Additional features and advantages are realized through the techniques of the present invention. Other embodiments and aspects of the invention are described in detail herein and are considered a part of the claimed invention. For a better understanding of the invention with advantages and features, refer to the description and to the drawings.

BRIEF DESCRIPTION OF THE SEVERAL VIEWS OF THE DRAWINGS

The subject matter which is regarded as the invention is particularly pointed out and distinctly claimed in the claims at the conclusion of the specification. The forgoing and other features, and advantages of the invention are apparent from the following detailed description taken in conjunction with the accompanying drawings in which:

FIGS. 1A-C depict a local cache directory, a shared cache directory, and a PID table in accordance with various embodiments;

FIG. 2 depicts a process flow for storing data in a cache comprising a PID table in accordance with an embodiment;

FIG. 3 depicts a PID-based transfer in a multiprocessor system to a first local cache from a second local cache in accordance with an embodiment;

FIG. 4 depicts a local cache for PID-based cache information transfer to a first local cache from a second local cache in accordance with an embodiment;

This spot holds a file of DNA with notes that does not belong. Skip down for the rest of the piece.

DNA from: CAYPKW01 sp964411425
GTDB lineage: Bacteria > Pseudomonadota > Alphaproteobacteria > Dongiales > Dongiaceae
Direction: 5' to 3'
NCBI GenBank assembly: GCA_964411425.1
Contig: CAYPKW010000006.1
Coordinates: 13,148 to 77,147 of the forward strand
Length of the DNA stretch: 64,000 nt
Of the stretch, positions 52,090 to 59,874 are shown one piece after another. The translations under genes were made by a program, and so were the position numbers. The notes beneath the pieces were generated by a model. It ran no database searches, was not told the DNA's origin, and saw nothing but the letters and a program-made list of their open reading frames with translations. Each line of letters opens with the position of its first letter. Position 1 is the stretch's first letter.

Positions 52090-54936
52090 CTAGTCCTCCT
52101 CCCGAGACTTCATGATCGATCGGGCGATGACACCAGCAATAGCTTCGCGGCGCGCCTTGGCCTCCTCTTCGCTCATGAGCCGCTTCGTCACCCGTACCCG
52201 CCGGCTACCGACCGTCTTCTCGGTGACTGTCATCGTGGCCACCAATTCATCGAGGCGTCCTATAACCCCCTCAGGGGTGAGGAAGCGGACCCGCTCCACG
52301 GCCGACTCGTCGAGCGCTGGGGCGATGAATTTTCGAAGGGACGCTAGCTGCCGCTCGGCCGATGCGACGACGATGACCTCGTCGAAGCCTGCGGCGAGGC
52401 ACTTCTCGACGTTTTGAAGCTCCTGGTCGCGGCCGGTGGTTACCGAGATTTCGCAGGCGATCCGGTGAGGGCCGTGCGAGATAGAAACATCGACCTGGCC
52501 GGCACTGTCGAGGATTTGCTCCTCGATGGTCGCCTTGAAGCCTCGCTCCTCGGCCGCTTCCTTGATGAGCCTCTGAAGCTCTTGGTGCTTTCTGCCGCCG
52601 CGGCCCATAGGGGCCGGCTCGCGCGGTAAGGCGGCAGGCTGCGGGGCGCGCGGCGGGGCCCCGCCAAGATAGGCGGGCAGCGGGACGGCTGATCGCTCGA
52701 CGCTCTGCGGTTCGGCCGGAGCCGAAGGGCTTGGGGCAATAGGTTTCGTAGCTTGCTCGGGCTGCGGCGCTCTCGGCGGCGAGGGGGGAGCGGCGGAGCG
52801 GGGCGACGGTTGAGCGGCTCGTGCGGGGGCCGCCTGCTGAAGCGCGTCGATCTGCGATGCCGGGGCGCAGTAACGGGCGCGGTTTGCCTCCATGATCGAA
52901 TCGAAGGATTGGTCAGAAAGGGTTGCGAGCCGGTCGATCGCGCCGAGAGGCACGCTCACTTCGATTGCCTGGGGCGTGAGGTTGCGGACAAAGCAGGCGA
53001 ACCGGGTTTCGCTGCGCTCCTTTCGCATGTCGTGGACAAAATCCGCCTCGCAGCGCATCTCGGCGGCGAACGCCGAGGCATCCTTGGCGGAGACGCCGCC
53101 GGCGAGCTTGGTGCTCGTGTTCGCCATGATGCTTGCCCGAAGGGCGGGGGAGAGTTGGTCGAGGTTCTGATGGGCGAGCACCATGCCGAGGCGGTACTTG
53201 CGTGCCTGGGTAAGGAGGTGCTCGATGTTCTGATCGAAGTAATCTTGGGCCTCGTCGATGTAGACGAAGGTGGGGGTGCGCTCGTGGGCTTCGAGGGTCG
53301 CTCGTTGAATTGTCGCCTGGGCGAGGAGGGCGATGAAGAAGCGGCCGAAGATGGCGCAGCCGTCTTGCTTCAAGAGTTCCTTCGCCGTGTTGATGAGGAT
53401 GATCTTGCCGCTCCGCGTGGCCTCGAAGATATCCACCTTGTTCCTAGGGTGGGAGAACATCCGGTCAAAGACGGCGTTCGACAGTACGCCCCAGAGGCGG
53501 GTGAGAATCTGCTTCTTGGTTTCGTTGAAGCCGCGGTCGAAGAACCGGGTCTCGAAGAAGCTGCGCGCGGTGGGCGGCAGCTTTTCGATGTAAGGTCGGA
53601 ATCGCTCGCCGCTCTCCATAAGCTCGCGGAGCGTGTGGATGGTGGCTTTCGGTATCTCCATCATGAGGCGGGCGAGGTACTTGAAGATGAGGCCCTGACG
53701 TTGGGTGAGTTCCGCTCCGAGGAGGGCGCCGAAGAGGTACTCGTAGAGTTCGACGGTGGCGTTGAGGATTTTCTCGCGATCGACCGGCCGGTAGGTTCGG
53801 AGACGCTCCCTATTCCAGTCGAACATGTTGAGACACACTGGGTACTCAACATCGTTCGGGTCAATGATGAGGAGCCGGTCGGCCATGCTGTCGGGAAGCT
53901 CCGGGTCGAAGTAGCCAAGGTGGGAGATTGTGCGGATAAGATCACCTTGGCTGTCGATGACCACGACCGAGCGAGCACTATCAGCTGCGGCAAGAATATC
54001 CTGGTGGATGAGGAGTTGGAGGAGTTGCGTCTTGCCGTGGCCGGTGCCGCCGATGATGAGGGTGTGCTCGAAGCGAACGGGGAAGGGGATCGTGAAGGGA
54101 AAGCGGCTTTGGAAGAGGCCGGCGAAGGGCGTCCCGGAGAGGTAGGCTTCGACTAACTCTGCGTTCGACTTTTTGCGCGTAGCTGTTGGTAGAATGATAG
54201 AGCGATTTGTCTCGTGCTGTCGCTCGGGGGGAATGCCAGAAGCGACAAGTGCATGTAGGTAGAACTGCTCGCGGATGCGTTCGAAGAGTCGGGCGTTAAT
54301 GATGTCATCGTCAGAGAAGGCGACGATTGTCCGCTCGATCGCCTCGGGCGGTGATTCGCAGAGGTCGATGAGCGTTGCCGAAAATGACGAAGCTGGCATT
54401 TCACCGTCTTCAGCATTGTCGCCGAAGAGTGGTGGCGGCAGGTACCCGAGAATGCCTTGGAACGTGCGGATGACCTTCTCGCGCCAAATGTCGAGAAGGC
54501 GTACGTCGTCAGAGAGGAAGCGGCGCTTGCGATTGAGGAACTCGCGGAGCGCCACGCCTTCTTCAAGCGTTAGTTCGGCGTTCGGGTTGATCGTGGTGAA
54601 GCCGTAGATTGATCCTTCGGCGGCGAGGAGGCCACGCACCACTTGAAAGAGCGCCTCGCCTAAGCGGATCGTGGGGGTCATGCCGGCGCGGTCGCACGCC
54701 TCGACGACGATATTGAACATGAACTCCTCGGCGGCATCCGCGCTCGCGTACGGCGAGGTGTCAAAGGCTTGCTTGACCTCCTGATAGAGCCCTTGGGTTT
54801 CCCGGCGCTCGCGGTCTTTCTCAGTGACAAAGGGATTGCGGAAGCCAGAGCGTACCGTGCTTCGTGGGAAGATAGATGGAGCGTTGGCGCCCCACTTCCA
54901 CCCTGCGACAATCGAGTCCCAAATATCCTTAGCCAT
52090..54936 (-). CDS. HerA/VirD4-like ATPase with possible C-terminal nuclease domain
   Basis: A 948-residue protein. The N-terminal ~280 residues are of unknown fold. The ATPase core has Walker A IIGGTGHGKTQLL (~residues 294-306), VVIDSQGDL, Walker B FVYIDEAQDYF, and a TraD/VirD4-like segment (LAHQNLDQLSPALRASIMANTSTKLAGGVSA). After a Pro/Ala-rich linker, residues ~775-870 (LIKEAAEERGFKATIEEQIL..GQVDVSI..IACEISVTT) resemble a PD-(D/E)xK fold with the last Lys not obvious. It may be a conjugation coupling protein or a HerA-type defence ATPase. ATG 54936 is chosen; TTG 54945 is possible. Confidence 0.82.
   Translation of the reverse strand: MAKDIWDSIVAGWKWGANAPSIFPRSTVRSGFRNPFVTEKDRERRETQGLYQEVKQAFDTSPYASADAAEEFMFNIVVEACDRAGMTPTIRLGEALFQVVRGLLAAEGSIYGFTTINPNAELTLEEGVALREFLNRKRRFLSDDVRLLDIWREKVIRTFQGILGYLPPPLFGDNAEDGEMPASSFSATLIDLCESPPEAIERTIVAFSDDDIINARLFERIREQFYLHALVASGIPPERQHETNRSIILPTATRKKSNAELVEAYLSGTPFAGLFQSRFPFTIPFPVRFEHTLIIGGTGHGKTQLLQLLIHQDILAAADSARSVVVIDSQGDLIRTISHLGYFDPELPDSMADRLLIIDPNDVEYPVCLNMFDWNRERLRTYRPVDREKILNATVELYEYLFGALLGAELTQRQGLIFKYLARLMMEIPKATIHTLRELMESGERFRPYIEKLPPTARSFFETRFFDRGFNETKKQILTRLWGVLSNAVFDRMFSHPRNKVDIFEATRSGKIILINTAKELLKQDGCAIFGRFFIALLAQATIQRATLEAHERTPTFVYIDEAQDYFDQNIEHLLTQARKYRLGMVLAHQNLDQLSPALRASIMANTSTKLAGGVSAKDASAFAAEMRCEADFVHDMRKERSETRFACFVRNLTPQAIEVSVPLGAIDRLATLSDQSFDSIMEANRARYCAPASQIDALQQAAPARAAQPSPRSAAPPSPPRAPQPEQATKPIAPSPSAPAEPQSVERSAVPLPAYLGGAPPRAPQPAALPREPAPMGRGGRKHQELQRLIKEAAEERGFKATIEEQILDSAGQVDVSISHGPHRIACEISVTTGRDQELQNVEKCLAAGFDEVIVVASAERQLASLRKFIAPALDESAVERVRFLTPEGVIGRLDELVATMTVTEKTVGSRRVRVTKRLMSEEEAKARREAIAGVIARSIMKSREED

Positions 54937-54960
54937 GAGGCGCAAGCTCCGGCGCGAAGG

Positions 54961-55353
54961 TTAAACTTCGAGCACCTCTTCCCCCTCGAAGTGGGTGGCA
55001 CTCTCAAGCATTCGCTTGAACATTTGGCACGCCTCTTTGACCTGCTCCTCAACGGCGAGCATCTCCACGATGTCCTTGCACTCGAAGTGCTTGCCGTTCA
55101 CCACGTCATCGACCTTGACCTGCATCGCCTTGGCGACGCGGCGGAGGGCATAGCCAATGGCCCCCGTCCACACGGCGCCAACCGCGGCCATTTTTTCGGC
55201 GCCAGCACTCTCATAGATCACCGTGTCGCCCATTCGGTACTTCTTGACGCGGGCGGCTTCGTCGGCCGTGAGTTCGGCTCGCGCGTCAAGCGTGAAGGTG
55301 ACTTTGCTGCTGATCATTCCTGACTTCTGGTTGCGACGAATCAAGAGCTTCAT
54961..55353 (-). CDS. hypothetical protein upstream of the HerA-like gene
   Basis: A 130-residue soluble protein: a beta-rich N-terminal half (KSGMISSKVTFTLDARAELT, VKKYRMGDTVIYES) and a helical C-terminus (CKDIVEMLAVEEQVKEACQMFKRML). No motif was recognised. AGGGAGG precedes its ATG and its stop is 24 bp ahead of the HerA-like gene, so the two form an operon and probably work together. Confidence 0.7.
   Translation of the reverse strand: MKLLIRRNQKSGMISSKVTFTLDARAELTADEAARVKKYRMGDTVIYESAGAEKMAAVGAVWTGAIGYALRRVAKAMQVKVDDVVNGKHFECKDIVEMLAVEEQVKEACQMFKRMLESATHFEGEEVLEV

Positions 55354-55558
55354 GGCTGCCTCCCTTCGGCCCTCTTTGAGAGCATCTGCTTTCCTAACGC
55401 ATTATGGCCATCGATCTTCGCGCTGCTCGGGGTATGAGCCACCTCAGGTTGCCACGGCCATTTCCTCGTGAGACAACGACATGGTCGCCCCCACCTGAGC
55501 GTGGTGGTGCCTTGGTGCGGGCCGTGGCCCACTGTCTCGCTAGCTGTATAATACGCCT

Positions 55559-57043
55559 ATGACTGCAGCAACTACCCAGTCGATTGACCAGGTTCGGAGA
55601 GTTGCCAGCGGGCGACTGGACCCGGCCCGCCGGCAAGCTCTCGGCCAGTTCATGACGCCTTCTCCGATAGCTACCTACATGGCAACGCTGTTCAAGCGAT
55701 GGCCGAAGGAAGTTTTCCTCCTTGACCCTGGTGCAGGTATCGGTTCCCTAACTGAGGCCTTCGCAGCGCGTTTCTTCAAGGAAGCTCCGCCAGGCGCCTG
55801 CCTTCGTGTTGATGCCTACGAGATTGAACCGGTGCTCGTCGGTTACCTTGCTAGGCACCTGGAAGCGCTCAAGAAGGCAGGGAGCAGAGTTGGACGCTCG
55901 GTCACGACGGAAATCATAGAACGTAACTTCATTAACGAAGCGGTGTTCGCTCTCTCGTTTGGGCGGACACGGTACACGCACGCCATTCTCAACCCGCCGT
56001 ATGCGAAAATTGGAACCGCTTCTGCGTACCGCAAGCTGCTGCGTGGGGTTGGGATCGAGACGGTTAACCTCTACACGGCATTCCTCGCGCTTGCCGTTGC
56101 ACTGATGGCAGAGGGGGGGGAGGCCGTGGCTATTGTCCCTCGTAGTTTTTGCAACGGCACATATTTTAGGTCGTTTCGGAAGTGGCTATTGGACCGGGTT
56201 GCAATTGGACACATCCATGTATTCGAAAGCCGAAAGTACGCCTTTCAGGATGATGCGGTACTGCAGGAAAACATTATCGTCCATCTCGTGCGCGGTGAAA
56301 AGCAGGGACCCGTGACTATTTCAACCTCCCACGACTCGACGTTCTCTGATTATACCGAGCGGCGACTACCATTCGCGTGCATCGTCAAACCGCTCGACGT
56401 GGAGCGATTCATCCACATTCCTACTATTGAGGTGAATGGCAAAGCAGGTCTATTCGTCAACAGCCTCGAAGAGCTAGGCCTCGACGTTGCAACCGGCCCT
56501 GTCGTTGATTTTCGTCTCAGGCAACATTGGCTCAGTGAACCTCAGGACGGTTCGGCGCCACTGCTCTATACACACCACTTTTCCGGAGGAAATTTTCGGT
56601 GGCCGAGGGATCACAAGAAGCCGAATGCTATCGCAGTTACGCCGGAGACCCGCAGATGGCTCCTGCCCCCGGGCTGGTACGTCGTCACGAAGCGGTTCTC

FIG. 5 depicts a process flow for PID-based cache information transfer to a first local cache from a second local cache in accordance with an embodiment;

FIG. 6 depicts a system for PID-based cache information transfer from a shared cache to a local cache in accordance with an embodiment;

FIG. 7 depicts a process flow for PID-based cache information transfer from a shared cache to a local cache in accordance with an embodiment;

FIG. 8 illustrates a computing system in accordance with an embodiment; and

FIG. 9 illustrates a computer program product in accordance with an embodiment.

DETAILED DESCRIPTION

Process identifier (PID) based cache information transfer is provided, with exemplary embodiments being discussed below in detail. A particular process may begin executing on a first core in the multiprocessor system, and then later be transferred to a second core. A process transfer may occur if, for example, the process pauses, and the first core is busy with another task when the process needs to continue execution and the second core is available for taking on the process. In such a situation, any cache lines regarding the process may located in a cache associated with the first core, so that the second core may be required to make multiple cache line transfer requests for the cache information regarding the process from the cache associated with the first core during execution of the process. Therefore, to avoid making multiple cache line transfer requests by the second core, the first core may preemptively transfer cache information in its associated cache that are associated with the process to the second core's local cache. This transfer may be performed based on the PID of the process. Such a transfer may allow a core to pre-fetch necessary cache information when a software process is migrated to the core from another core, and thus reduce cache miss performance penalties.